- “Our strategy is to focus on movies with a Chinese archetype, that Chinese people want to watch. We are not interested in movies that won’t have a market here. Secondly, we will invest only a small amount, 10 to 15 percent of total production. And we also need to get online rights and online distribution rights, as well as e-commerce rights for commercial products related to the movies,” said Gong.
HBO Signs Deal With Tencent of China
By REUTERSNOV. 25, 2014
- BEIJING — The Chinese Internet company Tencent Holdings said Tuesday that it had made a deal with Time Warner’s HBO network to stream HBO television shows, which are known for their provocative content and may draw scrutiny from the country’s authorities.
- “This partnership enables us to distribute some of the most groundbreaking programming in the world through our robust technology platform, to the benefit of Chinese Internet users,” Martin Lau, the president of Tencent, said in a statement.
- Tencent’s competitors include Sohu.com; Youku Tudou, which is backed by the e-commerce titan Alibaba and the smartphone maker Xiaomi; and iQiyi, which is affiliated with the search giant Baidu and also part-owned by Xiaomi.
Hollywood Bows to Chinese Censors, Courts Investors
By Anousha Sakoui Dec 2, 2014 4:38 PM ET
- In the latest sign of the growing mutual interest, Dalian Wanda Group Co. said yesterday it’s in talks to acquire a stake in Lions Gate Entertainment Corp. (LGF), maker of “The Hunger Games” films. Alibaba Group Holding Ltd. (BABA) Chairman Jack Ma toured Hollywood in October seeking alliances, while Shanghai-based Fosun International Ltd. (656) invested in Jeff Robinov’s Studio 8, which is making films for Sony Corp. (6758)
- “Every mainstream studio is keenly aware of not offending the Chinese market, because it’s become such an important revenue stream,” said Tom Nunan, a visiting professor at the University of California at Los Angeles School of Theater, Film and Television.
- The expansion of entertainment companies like Wanda fits into President Xi Jinping’s push to increase China’s “soft power” by promoting homegrown content and the Chinese language. “He has really put forward a new vision for China’s place in the world,” said Robert Cain, president of Pacific Bridge Pictures and an entertainment industry consultant.
- To appease Chinese censors, and sometimes cater to local tastes, studios are making changes. Disney, based in Burbank, California, offered a separate version of 2013’s “Iron Man 3” with Chinese actors and bonus footage. It totaled $121.2 million in ticket sales in the market.
Exploring new partnerships between China & Hollywood
2014-11-08 14:53 CNTV Web Editor: Mo Hong’e
- One particular panel focused primarily on the process of making US-China crossover films. Fittingly titled “Transformers and Beyond,” panelists included Wei Han, the President of Bliss Media and Dede Nickerson, from Sony Pictures Entertainment in China. They shared their thoughts about the future of making films together and what the creative journey might entail.
- “I’m looking for very international movies that has Chinese elements, hopefully; if not, our appetite is very global. So we’re looking to a much more global approach that we can combine the two markets and have the distribution in China and the US and it’s a great business model, but we’ve got to find the right content,” Wei Han, president of Bliss Media, said.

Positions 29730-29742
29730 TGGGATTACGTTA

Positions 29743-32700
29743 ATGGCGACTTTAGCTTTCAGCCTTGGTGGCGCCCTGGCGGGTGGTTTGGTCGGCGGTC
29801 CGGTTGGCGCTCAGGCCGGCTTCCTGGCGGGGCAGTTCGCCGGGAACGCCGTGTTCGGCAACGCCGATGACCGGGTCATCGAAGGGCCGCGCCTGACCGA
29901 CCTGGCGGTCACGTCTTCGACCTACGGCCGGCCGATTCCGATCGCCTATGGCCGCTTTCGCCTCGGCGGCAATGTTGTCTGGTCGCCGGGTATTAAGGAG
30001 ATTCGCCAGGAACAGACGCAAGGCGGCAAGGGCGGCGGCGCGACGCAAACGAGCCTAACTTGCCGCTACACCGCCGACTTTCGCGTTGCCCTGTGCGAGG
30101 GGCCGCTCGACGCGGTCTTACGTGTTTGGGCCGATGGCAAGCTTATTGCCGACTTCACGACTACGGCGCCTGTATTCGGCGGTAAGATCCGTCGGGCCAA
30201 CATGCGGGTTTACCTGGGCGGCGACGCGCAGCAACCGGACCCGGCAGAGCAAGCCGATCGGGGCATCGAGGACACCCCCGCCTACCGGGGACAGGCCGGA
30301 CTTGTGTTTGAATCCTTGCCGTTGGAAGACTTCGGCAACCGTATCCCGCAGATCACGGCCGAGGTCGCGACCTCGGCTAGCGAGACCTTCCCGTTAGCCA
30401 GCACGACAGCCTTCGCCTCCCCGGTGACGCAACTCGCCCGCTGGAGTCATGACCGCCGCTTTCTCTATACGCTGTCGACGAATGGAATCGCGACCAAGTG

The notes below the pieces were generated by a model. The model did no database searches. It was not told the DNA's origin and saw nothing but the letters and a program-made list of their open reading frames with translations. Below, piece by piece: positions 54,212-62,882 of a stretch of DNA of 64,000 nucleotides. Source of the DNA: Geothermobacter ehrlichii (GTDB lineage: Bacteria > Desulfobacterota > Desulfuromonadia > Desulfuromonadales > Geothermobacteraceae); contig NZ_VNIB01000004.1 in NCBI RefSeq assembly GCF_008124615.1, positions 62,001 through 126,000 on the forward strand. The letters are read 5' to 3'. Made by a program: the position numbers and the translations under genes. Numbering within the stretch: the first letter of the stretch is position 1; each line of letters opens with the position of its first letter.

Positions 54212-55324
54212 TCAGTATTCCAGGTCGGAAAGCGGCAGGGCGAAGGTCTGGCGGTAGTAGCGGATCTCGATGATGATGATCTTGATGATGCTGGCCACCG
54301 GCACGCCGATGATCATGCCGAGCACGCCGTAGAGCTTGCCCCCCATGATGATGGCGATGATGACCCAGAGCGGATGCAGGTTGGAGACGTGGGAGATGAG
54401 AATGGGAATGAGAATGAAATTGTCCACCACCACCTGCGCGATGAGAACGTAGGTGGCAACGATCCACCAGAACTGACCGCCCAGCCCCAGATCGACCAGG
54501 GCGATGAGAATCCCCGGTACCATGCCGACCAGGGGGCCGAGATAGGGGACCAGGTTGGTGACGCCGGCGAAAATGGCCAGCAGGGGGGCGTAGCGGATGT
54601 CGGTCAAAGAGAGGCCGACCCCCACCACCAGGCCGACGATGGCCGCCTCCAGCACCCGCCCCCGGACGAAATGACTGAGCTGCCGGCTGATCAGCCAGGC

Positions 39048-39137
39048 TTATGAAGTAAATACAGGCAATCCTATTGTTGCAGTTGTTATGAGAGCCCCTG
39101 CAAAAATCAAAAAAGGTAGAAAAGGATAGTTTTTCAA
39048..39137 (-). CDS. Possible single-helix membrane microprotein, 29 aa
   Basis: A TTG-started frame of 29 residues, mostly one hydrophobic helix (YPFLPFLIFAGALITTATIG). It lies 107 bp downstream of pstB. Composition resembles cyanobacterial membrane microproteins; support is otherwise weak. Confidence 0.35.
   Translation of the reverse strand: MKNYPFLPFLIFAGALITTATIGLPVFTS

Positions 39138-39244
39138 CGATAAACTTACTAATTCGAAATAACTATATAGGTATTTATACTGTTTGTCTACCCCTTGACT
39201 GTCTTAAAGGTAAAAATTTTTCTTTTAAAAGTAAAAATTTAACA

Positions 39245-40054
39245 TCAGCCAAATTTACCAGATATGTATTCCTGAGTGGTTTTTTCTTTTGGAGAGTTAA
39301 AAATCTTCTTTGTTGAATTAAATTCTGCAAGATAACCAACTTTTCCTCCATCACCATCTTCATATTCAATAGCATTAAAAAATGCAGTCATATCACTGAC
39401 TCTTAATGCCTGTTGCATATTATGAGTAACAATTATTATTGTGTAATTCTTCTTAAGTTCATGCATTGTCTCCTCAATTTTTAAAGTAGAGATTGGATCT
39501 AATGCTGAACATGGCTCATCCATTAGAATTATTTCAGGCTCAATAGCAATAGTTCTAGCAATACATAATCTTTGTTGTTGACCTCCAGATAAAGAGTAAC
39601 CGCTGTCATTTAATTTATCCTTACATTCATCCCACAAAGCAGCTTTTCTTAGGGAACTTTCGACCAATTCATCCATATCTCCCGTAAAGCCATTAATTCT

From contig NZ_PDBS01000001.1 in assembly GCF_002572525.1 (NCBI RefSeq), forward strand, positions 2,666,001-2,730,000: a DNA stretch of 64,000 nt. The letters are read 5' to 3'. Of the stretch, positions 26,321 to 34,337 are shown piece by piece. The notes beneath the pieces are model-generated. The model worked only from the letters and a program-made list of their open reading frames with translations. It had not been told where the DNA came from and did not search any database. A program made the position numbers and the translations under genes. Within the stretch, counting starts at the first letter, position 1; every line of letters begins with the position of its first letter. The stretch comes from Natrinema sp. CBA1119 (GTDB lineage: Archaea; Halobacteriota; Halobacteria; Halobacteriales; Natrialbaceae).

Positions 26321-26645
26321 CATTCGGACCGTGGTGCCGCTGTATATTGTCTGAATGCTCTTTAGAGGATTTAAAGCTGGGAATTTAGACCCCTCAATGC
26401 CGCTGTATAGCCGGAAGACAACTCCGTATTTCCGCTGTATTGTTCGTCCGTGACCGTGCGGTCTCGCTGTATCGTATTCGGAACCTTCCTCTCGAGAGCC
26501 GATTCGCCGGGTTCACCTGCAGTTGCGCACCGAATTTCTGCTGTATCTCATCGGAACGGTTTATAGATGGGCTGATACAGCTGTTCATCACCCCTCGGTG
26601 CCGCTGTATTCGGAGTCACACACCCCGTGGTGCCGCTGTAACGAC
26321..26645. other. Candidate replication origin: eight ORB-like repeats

- “I think the cross-border collaboration is the future because the most important thing for people to work together is to communicate. And we got the best people in entertainment from both China and America and they can exchange their experiences in production,” Attendee Jiaoying Liang said.
THX Cinema Tech Company Partners With Cameron Pace Group on China Studio
by Clifford Coonan 11/7/2014 7:49pm PDT
- THX, the cinema tech company co-founded by George Lucas, has partnered with James Cameron’s Cameron Pace Group to carry out sound certification on its China studio in the port city of Tianjin.
- THX opened offices in Beijing in August, and signed a strategic partnership with the equipment unit of the state-owned China Film Group to provide THX design Cinema Certification programs, and the first THX-certified China Giant Screen (CGS) auditorium will open in a couple of weeks in Shanghai, followed by a project in Suzhou in eastern China.
China’s iQiyi to Buy 1,000 Hollywood Titles in 2015 to Meet Surging Demand
by Clifford Coonan 11/11/2014 10:24pm PDT
- iQiyi, the film unit of Chinese search giant Baidu, will have distribution rights to over 1,000 U.S. movie titles next year to meet swelling demand from its users for Hollywood content. The group has already revealed plans to make seven local films and one Hollywood-style film next year.
- Baidu is one of numerous Chinese tech firms that are emerging internationally as possible studio buyers, content acquirers and distribution outlets for Hollywood fare in the world’s second-biggest film market.
- Baidu is, alongside Alibaba and Tencent, one of the three big firms known as “BAT,” which are revving up for major moves in the China market.
- iQiyi has been making some significant moves in the movie business of late. Over one million users took part in iQiyi’s crowdfunding program for The Golden Era, the recently released film by Ann Hui, raising nearly $3 million in three minutes.
- iQiyi also signed deals for 90 movies at Korea’s Busan film festival last month.
China Box Office to Top $4.9 Billion in 2014, Says Industry Body
by Abid Rahman 11/2/2014 11:27pm PDT
- The Chinese box office is expected to hit $4.9 billion (30 billion yuan) in 2014, according to the Chinese Film Producer’s Association (CFPA), reported state news agency Xinhua on Monday.